As regards the moral advancement of the Japanese race I shall say little, for the somewhat paradoxical reason that it is a matter on which so much might be said. Indeed, this is a subject on which a definition of the term moral might be advisable before entering into any prolonged consideration of it. I shall not attempt that definition, simply because I feel convinced that to do so would be to provoke controversy. As I have said in this book, moral, morality, and immorality are all terms that have to some extent lost their original meaning. I may say briefly in this connection that I use the term moral advancement simply and solely in respect of the practice of the duties of life from a high ethical point of view. That is, I know, a somewhat vague definition, but I think it will serve its purpose. Ever since Japan has been thrown open to foreigners we have heard a good deal about morality and immorality, both in the strict and the perverted sense of those words. The European who came there, male and female, was, or affected to be, shocked at the relations between the sexes he found prevailing. He saw prostitution recognised and regulated. He heard of, and in the old days possibly saw, something of phallic worship. He witnessed or heard of men and women making their ablutions together in public wash-houses, and he--sometimes it was a she--affected to be horrified at such a proceeding. Better, much better, it was inferred, the custom of the lower classes in England, never to wash at all, than this horrible outrage on public decency. And then the merchant or the trader who came to Japan, he also prated about commercial immorality, and the prevalence of untruthfulness among the Japanese with whom he did business. And in other directions too there were criticisms passed upon Japanese manners and customs, and many of these were condemned and denounced as immoral or wicked very often for no better reason than that they differed from those that obtained in Europe. However much or little ground there may have been for these charges against the Japanese people, I am not now concerned to discuss. One thing I will remark--that the Japanese possess two religions which, whatever their effects and no matter to what extent superstition may have been engrafted on them, have always held up a high moral standard. And if one dips even cursorily into the writings of the ethical teachers of Japan in the past, we invariably find the inculcation of an exalted standard of morals. Indeed, the practice of the Japanese people at the present time, as in all times in regard to the relations between parents and children, of wife to husband, of the people to the State, have been beyond criticism. In these matters Western nations have much to learn from them. Since the opening of the country to Europe, the Japanese Government has shown itself alive to European criticism on many points. It has effectually stamped out phallic worship; it has, in deference to European susceptibilities, abolished mixed bathing in the public wash-houses; and in various other ways it has striven in the direction of raising the standard of moral conduct throughout the country. That it has not attempted to put down prostitution, but, on the contrary, has recognised and regulated it, has been made a charge against it. The Japanese Government has most likely come to the conclusion that prostitution cannot be put down, and such being the case it has decided that, with a view of obviating those evils which are the outcome of it, the only alternative is to regulate it. I admit that in an ideal state of existence prostitution would not exist, but no country in the world has yet reached or approximated that ideal state. The evil of prostitution is just as flagrant in Europe as in the East, but Japan so far alone among the Great Powers of the world has seen fit to tackle this difficult and delicate matter, and to some extent regulate it. That her rulers look forward to the time when the Yoshiwara shall have ceased to exist I firmly believe, and I am convinced that they mean to do everything possible towards that consummation. But the rulers of Japan are not mere sentimentalists; they have to recognise facts, and recognising facts they have done what seems best to them under the circumstances.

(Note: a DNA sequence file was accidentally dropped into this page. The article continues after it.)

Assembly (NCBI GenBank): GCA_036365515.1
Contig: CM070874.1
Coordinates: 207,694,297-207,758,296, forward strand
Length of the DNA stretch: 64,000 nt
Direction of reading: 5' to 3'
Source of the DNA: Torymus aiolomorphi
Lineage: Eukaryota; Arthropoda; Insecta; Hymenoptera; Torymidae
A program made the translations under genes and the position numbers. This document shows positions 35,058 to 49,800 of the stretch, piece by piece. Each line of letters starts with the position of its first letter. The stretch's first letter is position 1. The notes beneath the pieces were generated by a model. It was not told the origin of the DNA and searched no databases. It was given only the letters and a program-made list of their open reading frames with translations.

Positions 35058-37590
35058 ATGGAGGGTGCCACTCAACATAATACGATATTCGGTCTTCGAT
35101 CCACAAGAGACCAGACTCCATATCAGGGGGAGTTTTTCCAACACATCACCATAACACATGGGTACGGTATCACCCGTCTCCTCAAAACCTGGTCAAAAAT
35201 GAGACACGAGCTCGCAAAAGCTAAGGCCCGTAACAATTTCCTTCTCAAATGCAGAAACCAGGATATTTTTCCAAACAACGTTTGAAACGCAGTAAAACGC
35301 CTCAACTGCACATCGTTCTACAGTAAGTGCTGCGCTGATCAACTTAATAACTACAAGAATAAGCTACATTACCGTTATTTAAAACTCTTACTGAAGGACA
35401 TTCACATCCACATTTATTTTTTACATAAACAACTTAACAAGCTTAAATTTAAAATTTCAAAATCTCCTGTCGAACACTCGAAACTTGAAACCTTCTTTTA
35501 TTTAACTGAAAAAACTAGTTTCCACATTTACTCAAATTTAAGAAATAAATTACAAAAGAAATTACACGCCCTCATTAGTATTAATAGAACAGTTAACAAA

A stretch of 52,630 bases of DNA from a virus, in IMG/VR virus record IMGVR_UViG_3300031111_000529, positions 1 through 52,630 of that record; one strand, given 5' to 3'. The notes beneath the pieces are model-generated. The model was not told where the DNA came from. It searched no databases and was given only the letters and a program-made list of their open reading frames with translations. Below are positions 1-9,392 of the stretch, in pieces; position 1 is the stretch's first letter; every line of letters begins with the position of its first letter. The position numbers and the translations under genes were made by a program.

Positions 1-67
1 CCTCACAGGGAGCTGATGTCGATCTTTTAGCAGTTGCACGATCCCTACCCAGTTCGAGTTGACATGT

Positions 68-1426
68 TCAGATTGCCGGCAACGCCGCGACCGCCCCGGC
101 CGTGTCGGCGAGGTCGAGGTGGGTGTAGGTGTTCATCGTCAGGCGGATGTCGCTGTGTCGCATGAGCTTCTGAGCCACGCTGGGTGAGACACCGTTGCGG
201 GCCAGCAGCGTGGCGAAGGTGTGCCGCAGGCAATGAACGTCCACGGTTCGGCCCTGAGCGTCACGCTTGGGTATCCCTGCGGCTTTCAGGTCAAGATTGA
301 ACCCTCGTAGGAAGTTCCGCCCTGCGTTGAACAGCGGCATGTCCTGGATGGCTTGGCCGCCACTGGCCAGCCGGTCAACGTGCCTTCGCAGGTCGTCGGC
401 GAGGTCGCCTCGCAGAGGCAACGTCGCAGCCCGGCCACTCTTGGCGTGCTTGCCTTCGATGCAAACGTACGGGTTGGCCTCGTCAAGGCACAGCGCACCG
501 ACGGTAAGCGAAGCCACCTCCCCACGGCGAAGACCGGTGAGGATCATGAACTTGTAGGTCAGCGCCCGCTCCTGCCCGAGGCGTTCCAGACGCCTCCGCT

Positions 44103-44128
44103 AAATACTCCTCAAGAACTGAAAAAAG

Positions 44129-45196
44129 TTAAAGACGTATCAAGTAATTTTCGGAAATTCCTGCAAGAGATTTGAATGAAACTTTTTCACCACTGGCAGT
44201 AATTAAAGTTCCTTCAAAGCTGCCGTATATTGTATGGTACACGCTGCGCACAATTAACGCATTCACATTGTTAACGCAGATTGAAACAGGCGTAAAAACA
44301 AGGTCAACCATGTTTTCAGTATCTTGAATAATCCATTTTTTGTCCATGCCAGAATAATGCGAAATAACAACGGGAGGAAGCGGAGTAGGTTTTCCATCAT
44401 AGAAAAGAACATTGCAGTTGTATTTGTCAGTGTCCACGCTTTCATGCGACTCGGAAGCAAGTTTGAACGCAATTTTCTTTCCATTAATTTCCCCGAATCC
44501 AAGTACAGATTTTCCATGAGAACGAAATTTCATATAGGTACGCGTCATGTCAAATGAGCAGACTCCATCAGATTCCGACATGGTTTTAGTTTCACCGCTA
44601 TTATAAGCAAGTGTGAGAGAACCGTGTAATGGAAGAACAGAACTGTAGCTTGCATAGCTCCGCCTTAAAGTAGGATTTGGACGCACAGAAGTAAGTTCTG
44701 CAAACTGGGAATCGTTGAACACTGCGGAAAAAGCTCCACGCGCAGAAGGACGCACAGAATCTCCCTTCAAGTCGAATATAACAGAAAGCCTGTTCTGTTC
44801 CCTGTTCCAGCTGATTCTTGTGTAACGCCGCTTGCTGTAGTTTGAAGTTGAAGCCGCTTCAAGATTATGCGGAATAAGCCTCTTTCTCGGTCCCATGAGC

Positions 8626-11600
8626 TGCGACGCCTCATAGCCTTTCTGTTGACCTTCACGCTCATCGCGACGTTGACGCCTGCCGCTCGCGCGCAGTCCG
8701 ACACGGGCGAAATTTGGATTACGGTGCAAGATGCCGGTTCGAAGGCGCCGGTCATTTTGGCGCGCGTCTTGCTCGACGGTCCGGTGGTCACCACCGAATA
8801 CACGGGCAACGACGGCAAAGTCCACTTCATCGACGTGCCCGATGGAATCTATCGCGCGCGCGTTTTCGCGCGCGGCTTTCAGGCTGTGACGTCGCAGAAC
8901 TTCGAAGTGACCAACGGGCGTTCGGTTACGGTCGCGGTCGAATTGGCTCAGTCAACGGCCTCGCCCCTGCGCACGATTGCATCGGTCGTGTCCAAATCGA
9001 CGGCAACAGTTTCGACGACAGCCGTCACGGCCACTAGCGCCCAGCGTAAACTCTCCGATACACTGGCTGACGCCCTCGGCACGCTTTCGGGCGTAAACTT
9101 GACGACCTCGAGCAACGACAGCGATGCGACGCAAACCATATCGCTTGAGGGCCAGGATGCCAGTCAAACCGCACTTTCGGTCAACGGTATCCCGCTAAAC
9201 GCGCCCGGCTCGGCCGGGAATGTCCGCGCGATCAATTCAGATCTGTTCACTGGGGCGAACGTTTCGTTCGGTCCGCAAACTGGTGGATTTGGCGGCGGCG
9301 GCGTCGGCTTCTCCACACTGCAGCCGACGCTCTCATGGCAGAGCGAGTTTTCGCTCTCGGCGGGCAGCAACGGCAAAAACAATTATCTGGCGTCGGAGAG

As regards commercial morality, I believe even the European merchants and traders in the country admit that there has of late years been a marked improvement. In old Japan commercialism was looked down upon. Making a profit out of buying and selling was regarded as degrading; those who indulged in such practices were despised, and not unnaturally the trader, finding himself a member of a contemned class, lived down to the low level on which he had been placed. In old Japan traders, in the presence of the Samurai, were, when addressing him, required to touch the ground with their foreheads; when talking to him they had to keep their hands on the ground. Such a state of things, of course, has long been effete, but the influences thereof remained for a considerable time after the acts had ceased. There has now been effected a revulsion of feeling in such matters. Commerce is honoured, trade is esteemed, and the Japan of to-day is convinced of the fact that on her commerce, trade, and industries the future of the country largely depends. Men of the highest rank, men of the greatest culture, men of the deepest probity are now embarked in trade and commerce in Japan; the whole moral atmosphere connected with trade has changed, and there are at the present time no more honourable men in the whole commercial world than those of Japan. In this matter there has undoubtedly been an enormous advance in ideas and ideals. This advance, I believe, is destined to extend in other directions--indeed, in every direction. The Japan of to-day has, I think, so far as I have been able to gauge it, a feeling--a deep feeling, which perhaps I can best describe as noblesse oblige. It is sensible of the position the country has attained; it is full of hope and enthusiasm for the future thereof; it believes implicitly that it is incumbent on it not only to attain but to maintain a high moral standard in every direction. It has been urged as against the Japan of to-day by a writer on the subject that Spencer and Mill and Huxley have been widely read by the educated classes, and that Western thought and practice as to the structure of society and the freedom of the individual have been emphasised throughout the country. I confess to feeling no alarm in regard to the moral future of Japan because it has perused the works of the three philosophers named. It gives me no trepidation to read that Mill's work on "Representative Government" has been translated into a volume of five hundred pages in Japanese and reached its third edition. I am, on the contrary, pleased to learn that Japan of to-day is concerned about culture, desirous of reading the works of those great philosophers whose names are among the immortal. There are no principles enunciated in any of the books of Spencer, Mill, or Huxley that, so far as I know, can undermine the moral character of the Japanese. On the contrary, I believe that a perusal of the writings of those great men will tend to assist the Japanese into a clearer understanding of moral principles, and in a desire to apply them to the duties of life. I look forward with great hope and a pronounced confidence to the moral future of Japan. Everything that I have seen in the country, everything that I have been able to learn respecting the people thereof--the ideas prevailing, the teaching given in its schools and universities, the whole trend of thought in the land, the literature read and produced, the aspirations, in fact, of the Japanese people to-day--lead me to think and to believe most firmly that in the Japan of the future we shall witness a nation on a higher moral plane than any of those with which the history of the world acquaints us.